Hector Guimard life and biography

Hector Guimard picture, image, poster

Hector Guimard biography

Date of birth : 1867-03-10
Date of death : 1942-05-20
Birthplace : Lyon, France
Nationality : French
Category : Arhitecture and Engineering
Last modified : 2012-01-19
Credited as : architect, French Art Nouveau style,

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Hector Guimard (Lyon, March 10, 1867 – New York, May 20, 1942) was an architect, who is now the best-known representative of the French Art Nouveau style of the late nineteenth and early twentieth centuries.

Guimard's critical reputation has risen since the 1960s, as many art historians have praised his architectural and decorative work, the best of it done during a relatively brief fifteen years of prolific creative activity.

The Castel Béranger made Guimard famous and he soon had many commissions. He continued working in the Art Nouveau style, especially devoted to its ideal of harmony and continuity, which caused him to design the interior decoration of his buildings as well. This culminated during 1909 with the Hotel Guimard (his wedding present to his rich American wife) where ovoid rooms contain unique pieces of furniture, which are considered integral parts of the building.

If the skylights favored by Victor Horta are rather absent in his work (except in his 1910 Mezzara Hotel), Guimard made noteworthy experiments in space and volume. Some of these include the Coilliot house and its disconcerting double-frontage (1898), La Bluette and its beautiful volumetric harmony (1898), and especially the Castel Henriette (1899) and the Castel d’Orgeval (1905), radical demonstrations of a vigorous and asymmetrical "free plan", twenty-five years before the theories of Le Corbusier. But other buildings of his, like the splendid Nozal Hotel, (1905), employ a rational, symmetrical, square-based style like that of Viollet-le-Duc.

Guimard also employed some structural innovations, as in the extraordinary concert hall Humbert-de-Romans (1901), where a complex frame divides sound waves resulting in perfect acoustics, or as in the Hôtel Guimard (1909), where the ground was too narrow to have the exterior walls bear any weight, and thus the arrangement of interior spaces differ from one floor to another.

The curious, inventive Guimard was also a precursor of industrial standardization, insofar as he wished to diffuse the new art on a large scale. His greatest success here – in spite of some scandals – was his famous entrances to the Paris Metro, based on the ornamented structures of Viollet-le-Duc. The idea is taken up – but with less success – in 1907 with a catalogue of cast iron elements applicable to buildings : Artistic Cast Iron, Guimard Style.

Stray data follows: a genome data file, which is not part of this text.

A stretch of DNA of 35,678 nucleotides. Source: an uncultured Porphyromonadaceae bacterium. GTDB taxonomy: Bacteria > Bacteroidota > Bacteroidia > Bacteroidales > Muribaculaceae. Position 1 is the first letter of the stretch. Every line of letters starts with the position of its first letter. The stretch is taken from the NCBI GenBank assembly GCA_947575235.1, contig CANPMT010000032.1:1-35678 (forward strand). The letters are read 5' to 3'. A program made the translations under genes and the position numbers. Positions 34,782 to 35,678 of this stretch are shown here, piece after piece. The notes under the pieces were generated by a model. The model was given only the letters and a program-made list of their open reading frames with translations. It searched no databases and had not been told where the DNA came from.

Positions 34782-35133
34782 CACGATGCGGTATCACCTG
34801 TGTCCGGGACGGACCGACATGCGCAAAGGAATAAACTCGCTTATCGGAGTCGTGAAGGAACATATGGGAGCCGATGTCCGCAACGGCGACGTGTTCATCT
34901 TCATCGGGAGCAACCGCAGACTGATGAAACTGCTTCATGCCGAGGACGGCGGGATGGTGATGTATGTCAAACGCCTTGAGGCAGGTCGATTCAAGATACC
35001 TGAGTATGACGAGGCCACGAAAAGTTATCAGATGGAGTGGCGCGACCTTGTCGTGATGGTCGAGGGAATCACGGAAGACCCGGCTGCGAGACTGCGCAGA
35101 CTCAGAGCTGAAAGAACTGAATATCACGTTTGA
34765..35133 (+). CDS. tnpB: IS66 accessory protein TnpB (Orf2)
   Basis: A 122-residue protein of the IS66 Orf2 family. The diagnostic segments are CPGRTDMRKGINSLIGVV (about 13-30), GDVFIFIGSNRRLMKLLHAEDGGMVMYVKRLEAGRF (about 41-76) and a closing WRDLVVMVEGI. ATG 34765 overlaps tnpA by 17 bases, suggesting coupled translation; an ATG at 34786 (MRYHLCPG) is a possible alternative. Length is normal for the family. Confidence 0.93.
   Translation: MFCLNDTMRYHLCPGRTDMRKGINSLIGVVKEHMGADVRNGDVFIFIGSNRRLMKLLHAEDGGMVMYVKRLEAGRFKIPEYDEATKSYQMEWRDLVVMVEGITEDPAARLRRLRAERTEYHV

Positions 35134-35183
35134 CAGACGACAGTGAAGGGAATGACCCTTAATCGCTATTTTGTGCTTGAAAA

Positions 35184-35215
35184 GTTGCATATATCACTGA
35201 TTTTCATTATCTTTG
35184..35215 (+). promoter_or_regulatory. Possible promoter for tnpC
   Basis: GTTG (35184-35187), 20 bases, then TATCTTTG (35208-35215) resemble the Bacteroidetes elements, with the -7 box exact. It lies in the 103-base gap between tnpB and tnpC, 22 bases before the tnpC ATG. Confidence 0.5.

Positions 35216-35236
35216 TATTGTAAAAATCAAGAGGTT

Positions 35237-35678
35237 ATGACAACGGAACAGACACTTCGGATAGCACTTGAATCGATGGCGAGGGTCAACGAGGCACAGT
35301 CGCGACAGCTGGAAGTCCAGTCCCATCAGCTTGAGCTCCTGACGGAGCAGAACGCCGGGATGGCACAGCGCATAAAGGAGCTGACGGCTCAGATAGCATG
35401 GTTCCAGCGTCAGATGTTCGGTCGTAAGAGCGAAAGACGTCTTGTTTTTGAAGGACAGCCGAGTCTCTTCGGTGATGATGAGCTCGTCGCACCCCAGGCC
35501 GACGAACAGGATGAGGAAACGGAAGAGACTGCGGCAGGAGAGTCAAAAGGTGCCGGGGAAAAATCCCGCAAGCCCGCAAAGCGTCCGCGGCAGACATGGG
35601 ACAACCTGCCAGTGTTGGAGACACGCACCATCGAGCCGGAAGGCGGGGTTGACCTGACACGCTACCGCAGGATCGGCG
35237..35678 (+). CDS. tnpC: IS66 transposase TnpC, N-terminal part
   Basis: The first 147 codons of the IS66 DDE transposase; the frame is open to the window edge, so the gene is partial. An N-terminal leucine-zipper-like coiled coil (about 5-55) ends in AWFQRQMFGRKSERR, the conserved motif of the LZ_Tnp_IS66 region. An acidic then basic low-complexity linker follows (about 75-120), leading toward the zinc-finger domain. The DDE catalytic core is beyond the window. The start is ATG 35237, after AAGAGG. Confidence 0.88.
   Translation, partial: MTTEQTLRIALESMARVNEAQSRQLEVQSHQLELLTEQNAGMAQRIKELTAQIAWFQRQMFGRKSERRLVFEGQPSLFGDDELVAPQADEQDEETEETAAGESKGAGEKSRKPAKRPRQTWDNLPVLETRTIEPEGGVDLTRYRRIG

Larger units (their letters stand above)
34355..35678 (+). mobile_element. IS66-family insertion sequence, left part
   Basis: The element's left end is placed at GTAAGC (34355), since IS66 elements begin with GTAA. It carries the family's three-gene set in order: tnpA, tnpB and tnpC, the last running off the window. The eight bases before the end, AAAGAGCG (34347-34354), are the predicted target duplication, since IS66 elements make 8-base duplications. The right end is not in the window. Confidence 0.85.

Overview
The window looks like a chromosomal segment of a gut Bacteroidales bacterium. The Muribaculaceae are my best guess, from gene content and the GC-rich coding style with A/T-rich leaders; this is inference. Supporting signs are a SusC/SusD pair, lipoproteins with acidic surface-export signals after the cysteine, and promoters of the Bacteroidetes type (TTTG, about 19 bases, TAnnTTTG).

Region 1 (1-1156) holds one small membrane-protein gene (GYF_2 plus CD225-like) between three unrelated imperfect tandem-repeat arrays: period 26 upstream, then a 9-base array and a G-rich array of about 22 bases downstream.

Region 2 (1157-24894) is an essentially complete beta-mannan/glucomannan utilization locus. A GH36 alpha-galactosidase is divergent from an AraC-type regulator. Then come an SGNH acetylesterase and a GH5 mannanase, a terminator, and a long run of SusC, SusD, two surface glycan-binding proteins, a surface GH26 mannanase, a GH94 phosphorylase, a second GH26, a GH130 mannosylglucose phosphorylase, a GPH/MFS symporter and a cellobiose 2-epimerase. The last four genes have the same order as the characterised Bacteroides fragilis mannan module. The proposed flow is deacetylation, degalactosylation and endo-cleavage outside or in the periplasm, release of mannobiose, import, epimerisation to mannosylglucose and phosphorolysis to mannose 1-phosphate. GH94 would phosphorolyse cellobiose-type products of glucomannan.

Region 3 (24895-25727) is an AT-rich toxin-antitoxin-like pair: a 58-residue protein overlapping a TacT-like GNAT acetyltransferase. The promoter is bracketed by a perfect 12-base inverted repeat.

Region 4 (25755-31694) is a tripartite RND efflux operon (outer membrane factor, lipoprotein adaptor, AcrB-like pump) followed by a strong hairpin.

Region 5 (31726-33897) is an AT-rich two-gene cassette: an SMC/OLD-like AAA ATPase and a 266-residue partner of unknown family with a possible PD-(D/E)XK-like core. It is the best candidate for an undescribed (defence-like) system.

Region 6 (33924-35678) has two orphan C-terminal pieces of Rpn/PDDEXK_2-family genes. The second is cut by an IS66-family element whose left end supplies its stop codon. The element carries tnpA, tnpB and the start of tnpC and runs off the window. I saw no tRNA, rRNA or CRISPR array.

Guimard's art objects have the same formal continuity as his buildings, harmoniously uniting practical function with linear design, as in the Vase des Binelles, of 1903) or this sketch of his furniture.
His inimitable stylistic vocabulary suggests plants and organic matter, while remaining abstract. Flexible mouldings and a sense of movement are found in stone as well as wood carvings. Guimard created abstract two-dimensional patterns that were used for stained glass (Mezzara hotel, 1910), ceramic panels (Coilliot house, 1898), wrought iron (Castel Henriette, 1899), wallpaper (Castel Béranger, 1898) or fabric(Guimard hotel, 1909).

Despite of Guimard's innovations and talent, the press soon tired of him—not so much with his work, but his personality. His relationship with the clergyman who commissioned him to build the Humbert de Romans Concert Hall (arguably the most complete expression of his Art Nouveau style) became acrimonious by the time of its completion in 1901, and the clergyman left France. Within five years the magnificent concert venue was demolished; it is now only known by photographs and articles from art journals. A large number of his Paris Métro station entrances, including all of the large pavilions such as the one at Bastille, were demolished. The only full, roofed enclosures left are the original one at Porte Dauphine and the reconstructed ones at Abbesses and Châtelet, although many of the fenced entrances remain or have been rebuilt.

Guimard's work is itself victim of inherent contradictions of the ideals of the Art Nouveau style: his best creations remained unaffordable to the general public, and his attempts at standardization of materials, parts, and measures never could keep pace with his stylistic changes. Guimard's fear of war and the Nazi Party's anti-Semitism (his wife was Jewish) forced him into exile, and he was largely forgotten when he died in New York during 1942.

Many of Guimard's buildings were destroyed after his death, but he started to be rediscovered during the 1960s. Now, scholars have reconstructed his career and he has been the subject of much research. Still, one hundred years after what Le Corbusier termed the "magnificent gesture" of Art Nouveau, most of Guimard's buildings remain inaccessible to the public, and he has no museum devoted to him. However, original architectural drawings by Guimard are stored in the Dept. of Drawings & Archives at Avery Architectural and Fine Arts Library at Columbia University in New York City.

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